U.S.: Western Growers urges Obama to engage in port conflict
The head of Western Growers has strongly urged U.S. President Barack Obama to become 'personally and immediately engaged' in the ongoing conflict between the West Coast port employer and worker union.
Contract negotiations have been ongoing between the Pacific Maritime Association (PMA) and the International Longshore and Warehouse Union (ILWU) since May last year, with ports experiencing severe congestion over the last three months.
Western Growers president and CEO Tom Nassif said in a statement yesterday (Feb. 12) that the conflict was harming California's exports of perishable fresh produce.
"This is of great concern for our state's economy," he said.
"In just the last quarter of 2014, the value of U.S. exports of fresh vegetables, fruit and tree nuts to major markets in the Pacific Rim region totaled over $5 billion.
"Inbound ships have been waiting for up to two weeks for berth space and with the port congestion, ships are delayed an additional week before being unloaded."
Nassif added that the recent announcement from the PMA that it was halting loading and unloading at West Coast ports for four days out of the next five made the situation even worse.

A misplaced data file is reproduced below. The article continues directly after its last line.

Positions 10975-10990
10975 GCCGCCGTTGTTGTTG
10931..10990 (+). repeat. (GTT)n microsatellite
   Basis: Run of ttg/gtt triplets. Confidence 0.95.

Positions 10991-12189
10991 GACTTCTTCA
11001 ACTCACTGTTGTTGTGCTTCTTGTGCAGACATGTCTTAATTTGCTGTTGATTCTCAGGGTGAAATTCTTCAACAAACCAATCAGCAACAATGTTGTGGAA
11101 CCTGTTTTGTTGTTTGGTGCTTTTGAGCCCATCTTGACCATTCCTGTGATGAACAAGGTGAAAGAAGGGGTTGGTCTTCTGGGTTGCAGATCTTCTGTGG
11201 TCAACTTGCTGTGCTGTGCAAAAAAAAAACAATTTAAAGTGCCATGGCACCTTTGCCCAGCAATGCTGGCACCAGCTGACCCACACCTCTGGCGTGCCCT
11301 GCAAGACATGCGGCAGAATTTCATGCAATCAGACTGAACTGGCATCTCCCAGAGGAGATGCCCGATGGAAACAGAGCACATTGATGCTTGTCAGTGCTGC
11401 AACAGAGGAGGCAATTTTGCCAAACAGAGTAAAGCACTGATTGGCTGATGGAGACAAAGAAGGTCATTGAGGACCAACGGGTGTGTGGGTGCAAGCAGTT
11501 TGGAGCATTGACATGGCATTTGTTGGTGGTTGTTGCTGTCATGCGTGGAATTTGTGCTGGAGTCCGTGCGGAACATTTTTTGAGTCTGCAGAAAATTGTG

"Outbound export shipments of perishable agricultural commodities, which would normally be making delivery at the destination port of call, may not be loaded on board," he said.
"Perishable agricultural commodities cannot withstand these types of unplanned delays and neither can customers.
"Many shippers have made the hard decision to forego exports hoping to find alternative homes for their produce, in some instances fetching a lower price for the farmers."
Nassif said Western Growers had reached out to elected officials and regulatory agencies hoping to increase pressure on the ILWU and PMA to bargain in good faith and stop any work slowdown or lock-out, in an effort to get port activities back to as near normal as possible - but even then it would take 'weeks to untangle this nightmarish logistical situation'.
"Non-perishable exports, although delayed, will survive, but for perishable agricultural commodities the losses will only continue to escalate," he said.
"We strongly urge President Obama to become personally and immediately engaged to get both sides to end this dispute and quickly restore operations at our ports."
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